Comment # 1:
Extraneous variables are those variables that the experiment is not intentionally trying to study or test and cannot be controlled. There are 4 types of variables: Demand characteristics, Experimenter/Investigator Effects, Participant variables, and Situational variables.
Demand characteristics-environmental clues that cue the participant and affect his behavior
Experimenter/Investigator Effects-cues that are given to the participant by the researcher on how to behave, that unintentionally affects the outcome
Participant variables-prior knowledge or individual characteristics that could affect the outcome
Situational variables-lighting, temperature, noise
There are 4 approaches that researchers use to control extraneous variables:
Randomization-when sample size is very large, treatments are randomly assigned to the experimental groups.
Matching-This is when the different groups are distributed evenly, for example, in age, gender, income, so that the characteristics are matched up.
Experimental designs-the design of the experiment could potentially remove or reduce the impact of the extraneous variable.
Statistical Control-the use of Analysis of Covariance (ANOVA)- this refers to a statistical technique that is a combination of regression analysis and analysis of variance, in other words, it is the adjustment of the variables that could not be controlled by the experiment, i.e. extraneous variables (Miller & Chapman, 2001).
These 4 methods attempt to keep the extraneous variables in the experiment, constant across all conditions (Cherry, 2016).
Miller, G.A., & Chapman, J.P. (2001). Misunderstanding analysis of covariance. Journal of Abnormal Psychology. 110(1), 40-48. http://dx.doi.org/10.1037/0021-843X.110.1.40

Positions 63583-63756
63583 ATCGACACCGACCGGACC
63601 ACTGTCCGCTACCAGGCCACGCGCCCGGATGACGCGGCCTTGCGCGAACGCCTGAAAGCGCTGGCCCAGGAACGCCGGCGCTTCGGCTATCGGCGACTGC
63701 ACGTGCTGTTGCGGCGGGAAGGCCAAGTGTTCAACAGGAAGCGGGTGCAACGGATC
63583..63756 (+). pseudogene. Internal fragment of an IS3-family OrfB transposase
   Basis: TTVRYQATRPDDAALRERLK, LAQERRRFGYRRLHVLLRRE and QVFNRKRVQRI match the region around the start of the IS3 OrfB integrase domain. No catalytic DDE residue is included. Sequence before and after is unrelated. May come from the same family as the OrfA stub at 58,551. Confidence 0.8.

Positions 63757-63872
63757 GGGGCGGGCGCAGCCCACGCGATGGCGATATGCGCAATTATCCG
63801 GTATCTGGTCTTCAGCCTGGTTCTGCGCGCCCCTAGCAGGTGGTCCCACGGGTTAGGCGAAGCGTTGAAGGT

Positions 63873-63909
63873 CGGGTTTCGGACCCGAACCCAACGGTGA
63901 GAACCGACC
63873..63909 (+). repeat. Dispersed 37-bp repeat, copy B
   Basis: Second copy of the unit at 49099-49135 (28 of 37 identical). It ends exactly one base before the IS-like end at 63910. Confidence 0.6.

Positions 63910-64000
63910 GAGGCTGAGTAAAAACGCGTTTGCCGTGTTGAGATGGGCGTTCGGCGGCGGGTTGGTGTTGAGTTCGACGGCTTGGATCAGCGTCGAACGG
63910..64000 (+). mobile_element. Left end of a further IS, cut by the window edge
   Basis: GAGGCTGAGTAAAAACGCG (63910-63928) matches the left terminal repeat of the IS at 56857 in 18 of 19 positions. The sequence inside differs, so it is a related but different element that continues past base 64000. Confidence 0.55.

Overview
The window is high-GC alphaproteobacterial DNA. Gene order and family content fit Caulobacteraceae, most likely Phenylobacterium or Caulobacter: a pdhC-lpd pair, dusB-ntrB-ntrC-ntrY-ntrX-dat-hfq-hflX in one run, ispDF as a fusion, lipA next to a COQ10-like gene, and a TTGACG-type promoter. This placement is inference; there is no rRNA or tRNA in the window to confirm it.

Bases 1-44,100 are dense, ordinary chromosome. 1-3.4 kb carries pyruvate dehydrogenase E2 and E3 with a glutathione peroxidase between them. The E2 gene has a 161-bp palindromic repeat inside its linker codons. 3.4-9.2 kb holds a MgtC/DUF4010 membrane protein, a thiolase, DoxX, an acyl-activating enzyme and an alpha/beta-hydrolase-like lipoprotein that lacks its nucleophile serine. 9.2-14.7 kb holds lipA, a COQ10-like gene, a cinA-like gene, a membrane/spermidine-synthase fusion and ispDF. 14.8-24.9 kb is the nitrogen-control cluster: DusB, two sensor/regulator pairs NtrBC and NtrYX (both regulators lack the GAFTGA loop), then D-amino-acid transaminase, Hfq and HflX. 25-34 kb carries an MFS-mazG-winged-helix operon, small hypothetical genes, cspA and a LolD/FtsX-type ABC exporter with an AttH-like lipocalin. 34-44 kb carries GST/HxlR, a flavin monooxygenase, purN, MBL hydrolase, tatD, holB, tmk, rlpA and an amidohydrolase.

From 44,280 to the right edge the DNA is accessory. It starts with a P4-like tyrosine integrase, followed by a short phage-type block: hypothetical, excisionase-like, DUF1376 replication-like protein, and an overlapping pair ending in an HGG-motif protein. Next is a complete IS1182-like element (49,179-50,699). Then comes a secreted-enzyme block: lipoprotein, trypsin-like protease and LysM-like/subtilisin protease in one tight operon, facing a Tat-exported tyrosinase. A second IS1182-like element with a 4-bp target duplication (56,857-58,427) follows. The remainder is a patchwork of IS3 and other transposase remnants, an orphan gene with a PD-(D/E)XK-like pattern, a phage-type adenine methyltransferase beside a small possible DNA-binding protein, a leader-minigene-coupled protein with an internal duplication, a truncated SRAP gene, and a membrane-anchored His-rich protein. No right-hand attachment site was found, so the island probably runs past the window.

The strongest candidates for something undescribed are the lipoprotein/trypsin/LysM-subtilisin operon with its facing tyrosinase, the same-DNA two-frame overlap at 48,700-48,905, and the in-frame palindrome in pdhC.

Cherry, K. (2016). What is an Extraneous Variable? http://www.explorepsychology.com
Extraneous variables are any variables that you are not intentionally being researched in your study. However, when running an experiment or study, extraneous variables are variables you may not have considered, that are actually effecting the variables that you ARE testing. This can also be a variable that you didn’t consider that are actually effecting your study heavily (Grove, Gray, & Burns, 2015). Obviously, extraneous variables are undesired factors in any study, however they are known to come up. It is important to attempt to reduce the number of extraneous variables in studies to maintain the integrity of the research being conducted. One way to reduce extraneous variables is to implement random sampling or other controlled techniques in the research, like standardization (Kalton, 1968). To apply standardization to the example given in the text book, the choice including patients with abdominal incisions only, is a way to standardize the patient base for a study examining relaxation techniques in post-surgical patients. Control of extraneous variables is the way that researchers can determine the most precise results.
Grove, S., Gray, J., Burns, N. (2015). Understanding Nursing Research, 6th Edition. [Pageburstls]. Retrieved from https://pageburstls.elsevier.com/#/books/9781455770601/